NEW YORK CITY—As the evening rush hour peaked, Blanca Palomeque stationed herself by the carts selling roasted corn, tamales, and ice cream at the exit to the 90th Street-Elmhurst Avenue subway stop in Queens. She spotted a woman pushing a baby in a pink stroller and tugging along two school-aged girls with pigtails.

“Excuse me, good afternoon, how are you?” Palomeque said in Spanish. “Do you have food stamps for your children? Here is some information.” She pushed a flyer into the mother’s hand before rushing over to a pregnant woman to speak with her as well. Palomeque repeated this process over and over again until the trains became less crowded, urging mothers and fathers and grandparents to look into their eligibility for the Supplemental Nutrition Assistance Program and Medicaid, for themselves, for their children, for a friend, for a neighbor.

Palomeque works for Make the Road New York, a nonprofit that provides legal aid, community organizing, and language classes to working-class New Yorkers, many of them immigrants. With Donald Trump in the White House, she told me, the tenor of her outreach has changed. “They ask me questions about food stamps,” she said. “‘Will I have problems now if I apply? Will I be detained? Will I be deported?’ I tell them: ‘Nothing has been signed yet. You don’t need to be scared. You might have the right to these services, or your children might have the right to these services.’”

Still, in New York and across the country, a climate of fear—sparked by Trump’s executive order on immigration enforcement, a series of highly public raids, and a draft executive order that would push families off of means-tested benefit programs—has spooked some untold number of families away from the safety net. Of the 20 organizations working with documented and undocumented immigrants that I spoke with in recent weeks, 17 said they had seen legally eligible families declining to enroll or even unenrolling from programs, including SNAP, Medicaid, the Children’s Health Insurance Program, free school lunches, and the Women, Infants, and Children program.

“The immigration-enforcement order created chaos and fear,” said Wendy Cervantes of CLASP, a Washington-based anti-poverty nonprofit, referring to a Trump initiative to ramp up deportations. “The fear of immigration enforcement creates a chilling effect. We’ve seen seen this in states that have passed really aggressive and harsh anti-immigrant laws at a local level, and now we might be seeing it nationally.”

Through policy changes and simple anti-immigrant posturing, the Trump era will likely increase poverty and hunger in Latino communities, experts said, with children—in many cases, citizen children—among the hardest hit. Experts expect the worst effects to be among the poorest and lowest-information families, including those with significant language barriers and thin social ties in the United States. If the worst comes to pass, it will mean low-income infants and kids eating fewer or lower-quality calories, they said, missing more days of school, growing up in more stressful environments, and going to fewer doctor’s appointments.

“Nobody’s talking about the downstream effects on kids squeezed out of these programs, because of rule changes or simple fear,” said Jim Weill, the president of the Food Research & Action Center, a national anti-hunger nonprofit.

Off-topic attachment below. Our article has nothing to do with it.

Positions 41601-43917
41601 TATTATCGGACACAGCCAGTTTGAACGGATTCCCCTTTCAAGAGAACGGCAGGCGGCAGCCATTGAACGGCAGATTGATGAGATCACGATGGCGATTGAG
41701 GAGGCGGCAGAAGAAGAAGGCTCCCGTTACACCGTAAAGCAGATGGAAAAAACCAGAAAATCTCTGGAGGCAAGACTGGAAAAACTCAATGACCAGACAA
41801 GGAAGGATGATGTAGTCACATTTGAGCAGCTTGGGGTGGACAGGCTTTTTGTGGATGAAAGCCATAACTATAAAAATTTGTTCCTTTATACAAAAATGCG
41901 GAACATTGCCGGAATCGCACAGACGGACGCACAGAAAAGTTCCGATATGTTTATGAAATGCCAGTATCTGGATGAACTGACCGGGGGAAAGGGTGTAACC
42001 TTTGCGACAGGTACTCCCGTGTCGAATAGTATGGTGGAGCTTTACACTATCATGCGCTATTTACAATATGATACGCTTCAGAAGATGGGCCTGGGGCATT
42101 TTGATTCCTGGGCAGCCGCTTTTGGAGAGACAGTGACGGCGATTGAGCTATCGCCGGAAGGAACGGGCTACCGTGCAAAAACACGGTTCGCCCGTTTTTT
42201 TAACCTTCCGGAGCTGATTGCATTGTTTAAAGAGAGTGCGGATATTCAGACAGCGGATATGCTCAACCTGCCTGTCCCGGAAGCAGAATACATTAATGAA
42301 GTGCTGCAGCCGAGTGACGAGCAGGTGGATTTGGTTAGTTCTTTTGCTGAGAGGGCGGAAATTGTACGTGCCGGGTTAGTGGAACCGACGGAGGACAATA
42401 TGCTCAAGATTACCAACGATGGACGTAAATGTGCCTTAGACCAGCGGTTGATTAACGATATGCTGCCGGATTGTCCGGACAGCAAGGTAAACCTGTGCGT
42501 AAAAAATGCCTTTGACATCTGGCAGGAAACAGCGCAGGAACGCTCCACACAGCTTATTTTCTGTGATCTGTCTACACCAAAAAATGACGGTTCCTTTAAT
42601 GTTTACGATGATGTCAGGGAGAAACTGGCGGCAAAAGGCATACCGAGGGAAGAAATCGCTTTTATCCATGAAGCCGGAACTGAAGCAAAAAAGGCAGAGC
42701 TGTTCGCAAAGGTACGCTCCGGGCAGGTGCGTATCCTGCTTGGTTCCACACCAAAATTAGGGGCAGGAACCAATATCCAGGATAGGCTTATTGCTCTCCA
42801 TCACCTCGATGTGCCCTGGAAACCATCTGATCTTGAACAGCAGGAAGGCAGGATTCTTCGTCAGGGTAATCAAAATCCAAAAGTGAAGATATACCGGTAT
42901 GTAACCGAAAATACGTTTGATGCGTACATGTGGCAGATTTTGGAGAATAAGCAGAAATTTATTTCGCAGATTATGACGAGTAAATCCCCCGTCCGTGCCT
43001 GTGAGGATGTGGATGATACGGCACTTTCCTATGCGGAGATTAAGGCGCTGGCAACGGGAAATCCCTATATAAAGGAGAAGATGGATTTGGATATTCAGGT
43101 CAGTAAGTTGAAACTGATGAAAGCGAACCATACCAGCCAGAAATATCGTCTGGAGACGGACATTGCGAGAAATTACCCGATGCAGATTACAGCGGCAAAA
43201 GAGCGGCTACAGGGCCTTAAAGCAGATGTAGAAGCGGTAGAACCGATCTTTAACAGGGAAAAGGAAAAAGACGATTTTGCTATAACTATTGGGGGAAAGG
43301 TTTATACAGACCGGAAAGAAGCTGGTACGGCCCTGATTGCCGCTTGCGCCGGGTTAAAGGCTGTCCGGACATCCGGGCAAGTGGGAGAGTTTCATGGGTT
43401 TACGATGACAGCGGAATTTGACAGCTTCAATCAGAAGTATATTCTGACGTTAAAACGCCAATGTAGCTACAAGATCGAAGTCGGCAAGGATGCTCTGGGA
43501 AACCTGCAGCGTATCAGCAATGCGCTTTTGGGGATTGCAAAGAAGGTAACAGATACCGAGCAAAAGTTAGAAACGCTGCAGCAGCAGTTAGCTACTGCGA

Right now, there is no state or national data showing how the Trump administration might be changing safety-net enrollment levels. But social scientists said anti-immigrant sentiment and increased deportation activity has had a long history of causing eligible families to drop out and shy away. In many cases, those are families with mixed immigration statuses: undocumented parents with children with birthright citizenship, for instance, or visa overstayers married to green-card holders. (Undocumented adults are barred from receiving public benefits, but their citizen kids are not.)

Such families are exceedingly common. New research by Silva Mathema of the Center for American Progress, a liberal think tank, and the University of Southern California’s Center for the Study of Immigrant Integration found that 16.7 million people in the United States live in a household with at least one unauthorized family member. Nearly 6 million citizen children live in such households. “There can be no us versus them,” Mathema wrote. “The Trump administration’s actions and directives ostensibly target the 11 million unauthorized immigrants who live in the United States, but they will also harm millions of American citizens all across the country who live and work beside these immigrants every day.”

Fear was the dominant emotion that kept coming up in my conversations with immigration experts, social workers, community organizers, anti-hunger advocates, lawyers, doctors, and immigrants themselves. Some community workers, like Palomeque at Make the Road New York, said they had continued to advise their client base to apply for programs, and to stress that no laws relating to benefit programs have changed. Others said that they could not in good faith tell immigrants that the deportation risk had not increased, or that signing up for the safety net would not put their families at risk.

“I’ve been doing this for 29 years,” said Stephanie Altman, a lawyer at the Sargent Shriver National Center on Poverty Law. “I’ve never seen it like this. We’ve never gotten these kinds of questions before. I’m trying to separate out the fear from the reality too. The fear is real. And I don’t know what the reality is now.”